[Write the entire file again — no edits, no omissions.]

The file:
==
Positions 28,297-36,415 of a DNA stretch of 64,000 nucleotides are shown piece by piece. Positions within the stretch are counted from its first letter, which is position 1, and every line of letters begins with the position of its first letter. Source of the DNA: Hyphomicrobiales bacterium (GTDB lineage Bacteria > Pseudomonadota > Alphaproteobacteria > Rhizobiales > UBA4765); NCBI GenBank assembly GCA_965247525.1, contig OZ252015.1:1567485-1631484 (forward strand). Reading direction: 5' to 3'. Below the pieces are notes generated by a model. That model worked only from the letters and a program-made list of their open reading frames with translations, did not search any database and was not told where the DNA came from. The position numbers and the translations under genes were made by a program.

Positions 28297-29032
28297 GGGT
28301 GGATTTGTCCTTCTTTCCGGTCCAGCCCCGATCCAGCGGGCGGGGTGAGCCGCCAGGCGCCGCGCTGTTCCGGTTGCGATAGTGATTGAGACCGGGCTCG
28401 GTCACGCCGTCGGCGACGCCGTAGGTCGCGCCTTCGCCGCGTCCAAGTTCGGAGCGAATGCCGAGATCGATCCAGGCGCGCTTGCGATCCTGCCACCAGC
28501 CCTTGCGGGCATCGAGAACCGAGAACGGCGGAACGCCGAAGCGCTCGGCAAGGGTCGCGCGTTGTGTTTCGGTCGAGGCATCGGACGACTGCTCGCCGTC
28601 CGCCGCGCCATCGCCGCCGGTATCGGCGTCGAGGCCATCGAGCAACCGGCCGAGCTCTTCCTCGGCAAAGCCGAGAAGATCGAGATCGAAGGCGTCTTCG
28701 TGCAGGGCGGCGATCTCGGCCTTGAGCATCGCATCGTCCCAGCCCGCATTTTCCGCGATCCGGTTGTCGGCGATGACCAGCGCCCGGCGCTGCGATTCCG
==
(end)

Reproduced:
Positions 28,297-36,415 of a DNA stretch of 64,000 nucleotides are shown piece by piece. Positions within the stretch are counted from its first letter, which is position 1, and every line of letters begins with the position of its first letter. Source of the DNA: Hyphomicrobiales bacterium (GTDB lineage Bacteria > Pseudomonadota > Alphaproteobacteria > Rhizobiales > UBA4765); NCBI GenBank assembly GCA_965247525.1, contig OZ252015.1:1567485-1631484 (forward strand). Reading direction: 5' to 3'. Below the pieces are notes generated by a model. That model worked only from the letters and a program-made list of their open reading frames with translations, did not search any database and was not told where the DNA came from. The position numbers and the translations under genes were made by a program.

Positions 28297-29032
28297 GGGT
28301 GGATTTGTCCTTCTTTCCGGTCCAGCCCCGATCCAGCGGGCGGGGTGAGCCGCCAGGCGCCGCGCTGTTCCGGTTGCGATAGTGATTGAGACCGGGCTCG
28401 GTCACGCCGTCGGCGACGCCGTAGGTCGCGCCTTCGCCGCGTCCAAGTTCGGAGCGAATGCCGAGATCGATCCAGGCGCGCTTGCGATCCTGCCACCAGC
28501 CCTTGCGGGCATCGAGAACCGAGAACGGCGGAACGCCGAAGCGCTCGGCAAGGGTCGCGCGTTGTGTTTCGGTCGAGGCATCGGACGACTGCTCGCCGTC
28601 CGCCGCGCCATCGCCGCCGGTATCGGCGTCGAGGCCATCGAGCAACCGGCCGAGCTCTTCCTCGGCAAAGCCGAGAAGATCGAGATCGAAGGCGTCTTCG
28701 TGCAGGGCGGCGATCTCGGCCTTGAGCATCGCATCGTCCCAGCCCGCATTTTCCGCGATCCGGTTGTCGGCGATGACCAGCGCCCGGCGCTGCGATTCCG